A smoked porter aged in mesquite barrels.
Not a beer in tobasco, but a hot sauce made by Beachwood that uses "seven varietals of smoked peppers, fermented using our house strain of lactobacillus. The same strain that is used for our Tart Simpson Berliner-Weisse." and is then "barrel aged them for about four months in a freshly drained Heaven Hill bourbon barrel."
I want to see more third use barrels. I think the spirit presence is sometimes overdone in second use barrels, but third use barrels are wonderful in the limited experiences I've had with beers aged in them (ie, King Henry).
I'd also like to see more wine-barrel aging, but I think that trend is starting to kick up. The dark fruits in a nice imperial stout mixed with the leftover complexities of a good cabernet in the barrel rock.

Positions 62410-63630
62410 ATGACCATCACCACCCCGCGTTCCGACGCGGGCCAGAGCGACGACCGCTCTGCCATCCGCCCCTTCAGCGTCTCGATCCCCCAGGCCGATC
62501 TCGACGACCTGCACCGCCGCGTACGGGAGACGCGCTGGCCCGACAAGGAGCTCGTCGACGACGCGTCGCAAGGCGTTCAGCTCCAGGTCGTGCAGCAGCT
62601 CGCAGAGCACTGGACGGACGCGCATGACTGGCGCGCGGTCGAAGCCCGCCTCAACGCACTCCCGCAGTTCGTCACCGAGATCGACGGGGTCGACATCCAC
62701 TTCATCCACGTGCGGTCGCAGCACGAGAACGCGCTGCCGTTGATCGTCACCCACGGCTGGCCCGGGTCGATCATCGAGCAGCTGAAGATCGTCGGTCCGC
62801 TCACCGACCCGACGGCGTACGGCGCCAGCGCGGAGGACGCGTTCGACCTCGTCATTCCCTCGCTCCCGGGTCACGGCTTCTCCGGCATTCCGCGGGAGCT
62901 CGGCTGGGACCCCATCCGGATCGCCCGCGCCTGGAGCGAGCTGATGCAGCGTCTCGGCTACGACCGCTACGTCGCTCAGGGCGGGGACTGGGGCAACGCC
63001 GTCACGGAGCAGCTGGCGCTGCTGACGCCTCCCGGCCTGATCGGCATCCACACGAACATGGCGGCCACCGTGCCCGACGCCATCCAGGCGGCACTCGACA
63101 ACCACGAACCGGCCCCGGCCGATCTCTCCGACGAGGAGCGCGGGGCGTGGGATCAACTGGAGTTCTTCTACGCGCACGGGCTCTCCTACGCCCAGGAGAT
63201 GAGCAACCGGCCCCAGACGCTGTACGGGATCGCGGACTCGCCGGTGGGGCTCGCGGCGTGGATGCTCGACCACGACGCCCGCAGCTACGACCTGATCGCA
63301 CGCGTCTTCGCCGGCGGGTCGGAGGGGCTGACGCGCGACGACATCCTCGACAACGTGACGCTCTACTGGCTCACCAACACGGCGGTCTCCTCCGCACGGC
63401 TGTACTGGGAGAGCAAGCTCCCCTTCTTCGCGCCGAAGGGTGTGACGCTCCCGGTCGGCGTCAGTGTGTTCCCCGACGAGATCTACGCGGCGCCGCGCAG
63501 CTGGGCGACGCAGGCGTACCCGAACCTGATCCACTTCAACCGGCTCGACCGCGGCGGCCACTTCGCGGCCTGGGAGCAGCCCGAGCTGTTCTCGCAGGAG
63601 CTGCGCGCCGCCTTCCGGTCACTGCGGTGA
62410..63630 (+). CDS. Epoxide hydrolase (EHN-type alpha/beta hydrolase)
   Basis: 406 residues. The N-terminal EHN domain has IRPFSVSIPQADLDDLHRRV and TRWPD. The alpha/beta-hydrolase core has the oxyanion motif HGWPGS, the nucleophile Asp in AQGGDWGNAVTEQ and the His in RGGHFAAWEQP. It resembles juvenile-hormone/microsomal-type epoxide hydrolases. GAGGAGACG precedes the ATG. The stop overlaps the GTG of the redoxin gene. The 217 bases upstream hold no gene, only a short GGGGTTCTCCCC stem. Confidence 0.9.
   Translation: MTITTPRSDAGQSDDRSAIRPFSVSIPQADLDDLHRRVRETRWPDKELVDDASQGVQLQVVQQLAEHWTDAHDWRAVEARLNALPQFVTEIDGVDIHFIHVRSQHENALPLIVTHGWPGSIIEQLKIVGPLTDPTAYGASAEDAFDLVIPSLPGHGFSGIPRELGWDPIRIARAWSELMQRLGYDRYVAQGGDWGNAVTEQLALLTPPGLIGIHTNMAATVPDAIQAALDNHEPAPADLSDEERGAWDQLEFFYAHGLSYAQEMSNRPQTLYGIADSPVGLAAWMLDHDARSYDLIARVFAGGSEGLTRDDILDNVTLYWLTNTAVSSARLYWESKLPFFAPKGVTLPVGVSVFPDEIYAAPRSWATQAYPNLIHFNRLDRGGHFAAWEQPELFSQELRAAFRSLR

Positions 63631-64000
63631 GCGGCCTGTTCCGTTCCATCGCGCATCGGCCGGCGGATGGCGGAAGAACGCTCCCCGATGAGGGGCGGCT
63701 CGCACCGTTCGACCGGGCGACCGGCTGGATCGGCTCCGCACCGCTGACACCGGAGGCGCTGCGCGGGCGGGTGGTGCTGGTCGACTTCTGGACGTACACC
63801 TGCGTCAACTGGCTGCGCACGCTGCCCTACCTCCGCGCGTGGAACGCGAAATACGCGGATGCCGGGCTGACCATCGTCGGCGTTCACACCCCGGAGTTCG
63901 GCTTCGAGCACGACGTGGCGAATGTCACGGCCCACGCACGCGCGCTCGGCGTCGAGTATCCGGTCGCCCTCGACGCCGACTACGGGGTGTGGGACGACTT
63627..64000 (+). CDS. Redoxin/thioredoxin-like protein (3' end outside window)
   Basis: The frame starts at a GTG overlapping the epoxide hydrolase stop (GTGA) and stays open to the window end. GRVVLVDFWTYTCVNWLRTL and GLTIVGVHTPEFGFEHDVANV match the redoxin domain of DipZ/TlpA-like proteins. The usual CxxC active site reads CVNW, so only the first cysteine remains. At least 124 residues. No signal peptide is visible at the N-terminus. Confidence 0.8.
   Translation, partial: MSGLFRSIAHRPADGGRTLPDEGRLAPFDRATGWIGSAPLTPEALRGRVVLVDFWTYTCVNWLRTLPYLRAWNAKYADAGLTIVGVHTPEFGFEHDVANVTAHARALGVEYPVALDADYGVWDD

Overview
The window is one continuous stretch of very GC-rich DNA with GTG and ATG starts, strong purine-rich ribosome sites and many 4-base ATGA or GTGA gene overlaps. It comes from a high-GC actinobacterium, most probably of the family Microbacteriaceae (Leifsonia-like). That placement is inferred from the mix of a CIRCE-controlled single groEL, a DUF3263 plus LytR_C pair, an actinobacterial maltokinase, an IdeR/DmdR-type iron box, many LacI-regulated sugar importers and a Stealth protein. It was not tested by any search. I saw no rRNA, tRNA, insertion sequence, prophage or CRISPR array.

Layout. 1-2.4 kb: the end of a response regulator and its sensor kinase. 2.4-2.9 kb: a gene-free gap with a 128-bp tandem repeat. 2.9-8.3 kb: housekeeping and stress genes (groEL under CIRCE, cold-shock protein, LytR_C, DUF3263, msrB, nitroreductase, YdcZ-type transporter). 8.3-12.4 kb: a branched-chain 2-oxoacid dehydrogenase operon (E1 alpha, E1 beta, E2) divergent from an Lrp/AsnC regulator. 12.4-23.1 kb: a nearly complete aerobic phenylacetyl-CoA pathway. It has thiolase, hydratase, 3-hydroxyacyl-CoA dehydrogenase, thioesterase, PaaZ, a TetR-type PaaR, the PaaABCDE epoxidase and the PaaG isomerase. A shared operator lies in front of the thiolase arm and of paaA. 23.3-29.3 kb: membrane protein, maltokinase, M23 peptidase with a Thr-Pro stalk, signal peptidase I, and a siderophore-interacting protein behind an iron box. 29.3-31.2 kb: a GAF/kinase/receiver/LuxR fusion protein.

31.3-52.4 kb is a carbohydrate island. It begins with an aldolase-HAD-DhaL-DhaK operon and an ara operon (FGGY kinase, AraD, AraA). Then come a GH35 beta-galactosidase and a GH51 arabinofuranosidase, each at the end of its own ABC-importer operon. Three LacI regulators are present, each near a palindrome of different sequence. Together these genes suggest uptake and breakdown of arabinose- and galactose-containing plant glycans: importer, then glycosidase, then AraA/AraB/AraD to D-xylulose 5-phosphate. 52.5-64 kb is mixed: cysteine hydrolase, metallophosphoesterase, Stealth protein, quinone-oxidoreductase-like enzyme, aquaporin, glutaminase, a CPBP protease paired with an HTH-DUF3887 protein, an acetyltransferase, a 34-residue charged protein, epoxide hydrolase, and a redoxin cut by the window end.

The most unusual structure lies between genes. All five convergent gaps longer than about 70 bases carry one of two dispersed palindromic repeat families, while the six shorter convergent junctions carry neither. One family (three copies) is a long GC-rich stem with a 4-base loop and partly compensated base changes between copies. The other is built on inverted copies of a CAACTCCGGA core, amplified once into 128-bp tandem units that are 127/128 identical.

Also, barrel blending. Take a beer like Parabola that's really a great beer as-is. Now, imagine that same level of beer where there is a blender taking the base beer from bourbon, virgin oak, red wine, and scotch barrels and releasing a 60/20/10/10 blend or something.
Some of them would be a muddled mess, but a good blender can make magic.
Beer barrel-aged bourbon barrel-aged beer. Huh? Yeah. New Holland makes a bourbon that is finished in their Dragon's Milk barrels. If for no other reason than to be the first or to do it for the fun of creating a tongue-twister of a prefix for a beer, I challenge New Holland to age something in those barrels... How about Dragon's Milk?